“When you have support systems, whether it’s your neighbor, whether it’s your church, that can help to buffer the negative effects,” she said. “The goal was really to help support our young people on a more positive trajectory, and to help them to be able to see their future self.”
ThrYve serves nearly 100 youth at three schools: Wyandotte High, Sumner Academy and Northwest Middle. The program provides help with homework, and gives the kids something to do besides sit at home on their phones — not to mention a stipend each semester.
They get to tour the KU campus and do career placement testing and future planning.
Tahj Harris, 17, has already picked out his college in Mississippi, where he wants to join play the tuba or trombone for the marching band.
“I’m ready to go to college. I just want to go and live my life and explore,” he said. “ThrYve helped me work towards that goal.”
JeKyia Hall, 16, said she learned about peer mediation, a skill she never knew she had. La’Nya Meade, 15, said she found a support system and community through ThrYve, one she thinks none of them had before.
“I know a couple people here that have been caught up in bad things, but they come to ThrYve and learned, ‘I can no matter what go to college, build a better reputation, have this behind me,’” Meade said.
Wyandotte County has a nickname among the kids. “Crime-dotte.” They hate it.
“Part of changing the narrative is shifting the opportunity for our young people to know that what they think matters,” Watson-Thompson said. “And once you do that, you’re putting a young person on a trajectory to be a person that will be more likely to engage in their community or address problems at the broader level for a longer period of time.”
That’s why a big part of the program is giving back to the community. The kids spend time picking up trash and attending community meetings.
“I think it’s working,” said 14-year-old Destiny Johnson. “We just need more people to work toward that goal. I feel like our community looks bad, and we just need to build it up. I feel like people would actually want to live here.”
As someone who’s seen the community fall apart in big ways over the years, Steve James — the ThrYve mentor at Northwest Middle, who actually attended the school as a kid — believes these kids will change Wyandotte County.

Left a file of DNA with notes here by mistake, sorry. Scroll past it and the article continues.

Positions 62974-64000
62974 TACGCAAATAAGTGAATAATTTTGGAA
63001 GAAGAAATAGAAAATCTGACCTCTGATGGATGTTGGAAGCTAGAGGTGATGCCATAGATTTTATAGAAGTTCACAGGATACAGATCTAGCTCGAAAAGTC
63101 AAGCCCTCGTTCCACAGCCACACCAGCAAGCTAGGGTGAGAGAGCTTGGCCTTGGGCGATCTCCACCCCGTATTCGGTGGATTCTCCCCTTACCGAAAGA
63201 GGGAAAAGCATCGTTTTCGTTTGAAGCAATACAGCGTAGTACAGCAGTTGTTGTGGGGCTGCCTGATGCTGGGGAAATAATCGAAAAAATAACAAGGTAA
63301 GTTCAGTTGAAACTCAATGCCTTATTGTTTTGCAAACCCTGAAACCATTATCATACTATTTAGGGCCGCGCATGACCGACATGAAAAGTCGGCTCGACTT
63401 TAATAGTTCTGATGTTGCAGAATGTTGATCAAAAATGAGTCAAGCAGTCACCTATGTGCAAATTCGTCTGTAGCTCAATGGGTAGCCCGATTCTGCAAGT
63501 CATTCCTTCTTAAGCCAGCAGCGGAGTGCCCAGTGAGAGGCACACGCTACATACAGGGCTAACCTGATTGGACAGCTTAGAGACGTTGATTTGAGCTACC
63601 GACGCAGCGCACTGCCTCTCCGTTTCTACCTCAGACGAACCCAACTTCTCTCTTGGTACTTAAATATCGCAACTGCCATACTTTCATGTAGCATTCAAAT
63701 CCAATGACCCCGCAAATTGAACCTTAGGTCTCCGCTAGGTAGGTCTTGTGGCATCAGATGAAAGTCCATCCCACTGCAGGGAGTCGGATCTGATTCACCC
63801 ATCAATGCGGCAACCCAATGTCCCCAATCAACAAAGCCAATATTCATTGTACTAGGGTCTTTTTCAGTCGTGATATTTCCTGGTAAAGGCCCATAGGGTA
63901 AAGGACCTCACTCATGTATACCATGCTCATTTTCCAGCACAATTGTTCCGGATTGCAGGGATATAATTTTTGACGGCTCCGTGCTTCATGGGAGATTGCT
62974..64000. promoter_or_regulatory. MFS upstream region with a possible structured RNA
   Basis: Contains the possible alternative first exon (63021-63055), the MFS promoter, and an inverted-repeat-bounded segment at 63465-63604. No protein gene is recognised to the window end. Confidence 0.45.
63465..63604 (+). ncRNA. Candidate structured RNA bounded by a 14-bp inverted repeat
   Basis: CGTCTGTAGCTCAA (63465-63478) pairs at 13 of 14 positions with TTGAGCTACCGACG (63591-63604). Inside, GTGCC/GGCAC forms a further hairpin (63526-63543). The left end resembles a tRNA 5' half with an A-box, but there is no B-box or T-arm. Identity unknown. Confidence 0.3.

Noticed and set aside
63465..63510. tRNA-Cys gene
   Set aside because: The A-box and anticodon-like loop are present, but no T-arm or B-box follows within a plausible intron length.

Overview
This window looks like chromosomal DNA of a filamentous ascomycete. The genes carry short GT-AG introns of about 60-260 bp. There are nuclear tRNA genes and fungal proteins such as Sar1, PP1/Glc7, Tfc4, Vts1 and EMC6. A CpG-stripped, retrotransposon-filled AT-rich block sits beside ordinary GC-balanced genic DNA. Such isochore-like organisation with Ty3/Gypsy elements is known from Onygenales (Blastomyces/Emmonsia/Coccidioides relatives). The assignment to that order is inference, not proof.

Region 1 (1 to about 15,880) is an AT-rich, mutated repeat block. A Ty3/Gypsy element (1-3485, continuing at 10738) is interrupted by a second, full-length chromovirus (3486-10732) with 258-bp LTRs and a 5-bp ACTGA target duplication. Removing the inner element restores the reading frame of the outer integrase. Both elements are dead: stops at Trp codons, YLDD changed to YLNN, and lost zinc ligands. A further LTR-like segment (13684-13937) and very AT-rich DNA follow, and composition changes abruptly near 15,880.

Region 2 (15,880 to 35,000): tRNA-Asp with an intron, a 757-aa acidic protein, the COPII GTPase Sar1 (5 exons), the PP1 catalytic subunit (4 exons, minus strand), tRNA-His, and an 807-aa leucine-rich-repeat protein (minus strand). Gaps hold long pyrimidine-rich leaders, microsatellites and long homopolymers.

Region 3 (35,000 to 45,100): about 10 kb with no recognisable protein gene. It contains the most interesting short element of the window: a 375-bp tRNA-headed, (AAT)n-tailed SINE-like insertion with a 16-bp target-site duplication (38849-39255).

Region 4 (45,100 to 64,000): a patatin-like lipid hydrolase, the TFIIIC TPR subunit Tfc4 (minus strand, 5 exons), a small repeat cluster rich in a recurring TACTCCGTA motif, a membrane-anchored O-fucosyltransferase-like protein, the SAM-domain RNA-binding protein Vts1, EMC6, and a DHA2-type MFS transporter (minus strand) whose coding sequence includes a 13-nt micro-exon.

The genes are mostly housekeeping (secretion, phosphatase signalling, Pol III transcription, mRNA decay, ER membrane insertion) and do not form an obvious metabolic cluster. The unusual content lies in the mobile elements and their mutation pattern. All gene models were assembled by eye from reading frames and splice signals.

“If you’ve never shined up a nickel, you don’t know the value of that nickel. And nobody ever shines this up so people really don’t know the value of this community anymore,” James said. “The younger generation, they’ve never been shown what this community can actually be. It’s time to show them, and have them be part of it and not just push them out of the way.”
One of his students, 14-year-old Nicholas Brass, said he learned a lot from James over the past year about lifestyle choices.
“He wants us to change our future, to think about it. I still don’t know what I want to do, but I know I want to have a decent future. That means I gotta be responsible,” Brass said.
For the moment, Brass said, he’s spending his time thinking about how to better his community. He said he wants to see revitalization of the abandoned shops along Quindaro Boulevard in the Northeast, and a grocery store for the area.
La’Nya Meade said she knows the community needs a lot of work, and sees that stopping the violence and understanding trauma will help.
“I’ve been around a lot of this my whole life,” Meade said. “But I know that if right now, I’m talking about (the violence), I’m telling people to stay away from that, then it will stop. The gunshots around the corner will stop. I’m speaking up about it now so that it’s not happening to our kids and grandchildren.”
Through ThrYve, Meade said she has learned her community isn’t bad, it’s just that it’s up against tough odds. But Meade and her peers want to take the county back.
Over time, they believe the violence will stop.